“Let’s hope it’s soon.”
“You are a brave man, Mr. Jerald.”
Tom shook his head. “I don’t know. Perhaps I’m a coward for not wanting to drag this thing on for a long time. Let the inevitable come as soon as possible.”
He looked at Guy and his skeleton face almost crumpled. “Son,” he said. “Let’s be men. Don’t make it harder for everybody. We’ll tell Sal the truth, and then let’s not talk of it any longer. It will be easier for me, too.”
Guy never remembered leaving the hospital with his father. Tom would not let him hold his arm—he remembered that. He did see the street, and it wore all the shadows of agony, all the grotesque shapes of pain and despair.
They were in the car and rolling back to the farm and there were only white dazzle and black darkness before Guy’s eyes, and often the car swerved and slid. Guy felt that his voice had become frozen, petrified. A dozen times he began to speak but no sound came.
At last Tom said, “Son, give me peace.”
When Guy still could not speak, Tom continued: “Socrates asked why a man should fear death. If it is only a sleep, then how sweet sleep is. If one lives after death, then that also is good.”
He looked at Guy’s profile, wan as death itself, the aquiline nose pinched, the mouth set in suffering, the dark face a mask of torment, the black hair as ruffled as if it had been in a high gale.
Tom said with tenderness but new strength, “There are things you should know, son. I’ve left Sal an insurance policy for fifteen thousand dollars. I hope she marries a man who will be kind to her, and loving, and appreciate her. But no one could fully appreciate Sal. I wonder if you could help her. I’d like that. I’ve left your ma all I have in the bank—two thousand dollars. And I’ve left you the farm, lock, stock, and barrel, and there’s no mortgage on it. I paid that off years ago. And there’s four hundred dollars for my funeral.”
“Come on, son! We all have to die, sooner or later. It’s the one inevitability we’ll ever know. You are still young. You have your life, and your health, and your future. What does it matter that I haven’t any of that? Eventually we lose everything, through death, if not by taxes. I hate to quote your ma, but she is right when she said we are only lent things in this world. They are not really ours. Except our lives, for the time we have left. Then even those are taken from us. We came out of the unknown and we’ll return to it. Amen.” He chuckled. “Never thought I’d end up quoting clichés.”
Guy slowed down to clear his eyes and to light a cigarette. The car crawled. He did not see his father watching him with sad compassion. Tom said, “Oh, the damned paraphernalia of dying! I wish they’d invent a ray or something to touch a corpse and make it disappear instantly, without dragging out the miserable amenities. Listen to me. I don’t want to be buried. I don’t want the noble earth to be polluted by my wretched body. I want to be cremated, and my ashes scattered, and if you don’t mind, I’d like those ashes to be scattered over my land. That is, if the accursed authorities will let you do it. Well, I hear they put the ashes in some kind of a box. You can open it yourself, some night when the moon is out, and scatter them, and no one will be the wiser. I want no grave for anyone to visit and suffer the whole thing over again. When I leave this world I want to be gone, with no trace of me anywhere.”
He waited. Then Guy said, “All right, Pa.”
Tom said delicately, “And, if you can arrange it, I’d like your ma not to be at the funeral, or the cremation. I don’t want Sal hurt any more than she will be.”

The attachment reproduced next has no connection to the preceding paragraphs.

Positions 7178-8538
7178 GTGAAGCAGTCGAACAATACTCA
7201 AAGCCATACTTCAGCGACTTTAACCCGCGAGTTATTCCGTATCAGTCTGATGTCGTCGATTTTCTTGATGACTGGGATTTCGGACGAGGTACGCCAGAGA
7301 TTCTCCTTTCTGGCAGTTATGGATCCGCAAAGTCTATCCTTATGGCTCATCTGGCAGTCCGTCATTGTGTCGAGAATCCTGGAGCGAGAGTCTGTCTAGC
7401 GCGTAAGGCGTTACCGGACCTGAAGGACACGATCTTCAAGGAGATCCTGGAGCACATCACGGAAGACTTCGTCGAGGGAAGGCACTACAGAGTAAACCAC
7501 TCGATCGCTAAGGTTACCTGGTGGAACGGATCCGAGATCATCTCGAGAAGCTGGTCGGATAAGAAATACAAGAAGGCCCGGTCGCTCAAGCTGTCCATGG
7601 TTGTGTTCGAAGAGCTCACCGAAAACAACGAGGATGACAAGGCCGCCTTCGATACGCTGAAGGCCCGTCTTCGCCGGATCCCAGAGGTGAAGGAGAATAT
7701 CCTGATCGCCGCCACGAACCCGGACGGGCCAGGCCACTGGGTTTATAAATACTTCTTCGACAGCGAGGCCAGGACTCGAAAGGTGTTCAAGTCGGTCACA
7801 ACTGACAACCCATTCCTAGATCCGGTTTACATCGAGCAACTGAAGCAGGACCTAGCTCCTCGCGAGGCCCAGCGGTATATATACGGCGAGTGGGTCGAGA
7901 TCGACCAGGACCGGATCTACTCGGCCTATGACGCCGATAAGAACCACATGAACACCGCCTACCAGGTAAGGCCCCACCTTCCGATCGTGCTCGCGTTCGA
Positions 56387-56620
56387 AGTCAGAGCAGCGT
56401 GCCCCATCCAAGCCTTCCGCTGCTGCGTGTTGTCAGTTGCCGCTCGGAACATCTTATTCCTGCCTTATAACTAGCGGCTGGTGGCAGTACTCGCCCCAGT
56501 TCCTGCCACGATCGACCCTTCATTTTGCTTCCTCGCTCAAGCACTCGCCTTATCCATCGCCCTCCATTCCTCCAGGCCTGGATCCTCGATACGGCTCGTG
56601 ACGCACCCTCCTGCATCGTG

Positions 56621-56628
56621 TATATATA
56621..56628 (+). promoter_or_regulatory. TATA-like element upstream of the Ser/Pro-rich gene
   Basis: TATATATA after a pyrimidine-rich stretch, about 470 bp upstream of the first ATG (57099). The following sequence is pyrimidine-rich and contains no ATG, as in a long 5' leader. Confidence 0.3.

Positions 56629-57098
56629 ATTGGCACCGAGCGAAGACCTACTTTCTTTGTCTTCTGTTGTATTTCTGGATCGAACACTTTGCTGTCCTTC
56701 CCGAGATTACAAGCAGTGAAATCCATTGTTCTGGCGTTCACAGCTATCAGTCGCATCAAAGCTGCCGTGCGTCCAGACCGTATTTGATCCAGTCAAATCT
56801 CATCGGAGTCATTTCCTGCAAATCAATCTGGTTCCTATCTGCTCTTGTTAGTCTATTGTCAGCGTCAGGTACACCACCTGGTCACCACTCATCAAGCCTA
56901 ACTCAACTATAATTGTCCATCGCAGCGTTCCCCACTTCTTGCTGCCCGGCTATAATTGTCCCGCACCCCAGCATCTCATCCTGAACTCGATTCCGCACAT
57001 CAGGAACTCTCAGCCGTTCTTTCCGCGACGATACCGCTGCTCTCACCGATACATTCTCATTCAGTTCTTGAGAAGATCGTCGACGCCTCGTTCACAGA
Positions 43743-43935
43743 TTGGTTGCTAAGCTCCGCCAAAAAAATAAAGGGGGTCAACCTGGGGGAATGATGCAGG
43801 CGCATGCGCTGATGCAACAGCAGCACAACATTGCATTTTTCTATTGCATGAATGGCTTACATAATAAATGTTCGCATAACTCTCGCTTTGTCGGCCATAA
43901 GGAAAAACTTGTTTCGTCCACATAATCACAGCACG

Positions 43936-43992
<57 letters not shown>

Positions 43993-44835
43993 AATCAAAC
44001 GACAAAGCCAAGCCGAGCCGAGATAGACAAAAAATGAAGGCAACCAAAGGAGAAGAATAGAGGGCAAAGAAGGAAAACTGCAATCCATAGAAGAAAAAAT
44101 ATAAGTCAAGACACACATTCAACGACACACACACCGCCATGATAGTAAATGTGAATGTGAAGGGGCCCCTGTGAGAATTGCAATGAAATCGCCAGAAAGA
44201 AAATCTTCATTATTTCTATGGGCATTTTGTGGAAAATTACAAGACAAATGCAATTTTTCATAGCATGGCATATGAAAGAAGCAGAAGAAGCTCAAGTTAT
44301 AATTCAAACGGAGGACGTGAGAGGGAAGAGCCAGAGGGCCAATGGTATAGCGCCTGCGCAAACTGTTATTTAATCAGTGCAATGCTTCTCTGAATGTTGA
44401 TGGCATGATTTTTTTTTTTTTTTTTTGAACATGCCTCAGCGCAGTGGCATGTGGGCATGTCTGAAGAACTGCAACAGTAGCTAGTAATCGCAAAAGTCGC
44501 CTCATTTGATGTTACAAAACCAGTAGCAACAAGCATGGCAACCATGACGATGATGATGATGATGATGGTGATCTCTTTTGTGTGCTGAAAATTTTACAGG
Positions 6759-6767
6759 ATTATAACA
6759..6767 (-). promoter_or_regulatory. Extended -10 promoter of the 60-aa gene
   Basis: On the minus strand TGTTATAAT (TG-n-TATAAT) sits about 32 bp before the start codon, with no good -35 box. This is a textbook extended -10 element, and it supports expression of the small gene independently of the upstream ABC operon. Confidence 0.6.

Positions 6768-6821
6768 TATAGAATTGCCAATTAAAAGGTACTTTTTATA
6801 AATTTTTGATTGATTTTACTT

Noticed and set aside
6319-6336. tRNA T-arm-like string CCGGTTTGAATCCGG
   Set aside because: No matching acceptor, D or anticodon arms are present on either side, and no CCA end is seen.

“All right, Pa,” said Guy again, feeling suffocated.
“And I’d like it even better if you didn’t tell her I was dying. Oh, you’ll arrange everything, I’m sure. I trust you, son.” He paused. “By the way, no parson. Is that understood? No public funeral, nobody but you and Sal.”
How could the sun shine so blazingly when the only thing one loved was dying? It was a mockery, a curse. Guy was forced to stop the car on the shoulder. He folded his arms on the wheel and put his head down on them. He did not cry or speak. He simply could not go on for a few minutes. Tom waited, understanding. Once he put his hand on Guy’s shoulder, but that was all. Of the two he was the stronger.
Sal came running to the car the moment it stopped before the door, and when she saw Guy’s face she became mute and her face lost all color and her mouth opened in a soundless sob. Tom put his arm about her. “Now, Sal, let’s have no talk. It’s all over. I have a month or so, and I want it to be a happy month. I want to be happy with you. Please?”
She took his hand then. “Yes, sweetheart, oh yes.”
They went into the house. The wood stove was crackling, the kitchen shining with light. “I have some whiskey around here,” said Tom. “A toast. To life.” He kissed Sal. “But above all, to love.”
A little later Guy called his mother. “Ma, Pa isn’t too well just now. I’m coming home for some of my clothes. I’m going to stay here with him until he is better.… Now, wait a minute. I need to take care of some—things. It won’t be long.… I’ll go every day to the mill; it’s near this place, almost as near as home. And I’ll stop in every Friday to see you and give you thirty dollars.”
“You’re not a real son, Guy, deserting your mother for a father who never cared about us, and to be in the same house with that wicked woman! It’s shameful, that’s what it is. Haven’t you any pride?” Mary’s voice was an indignant shriek of outrage. “A scandal.”
She did not ask about the man who had been her husband for twenty-eight years. Guy felt a surge of hatred for her, and he never loved her again.
When he arrived back in Cranston, Mary did not notice how sallow his dark face had become, how leaden his lips, how pent his expression. She assaulted him with reproaches. She followed him into his bedroom, protesting his packing. Then she cried, “Can’t you say something? What’s the matter with you? You ought to be ashamed.”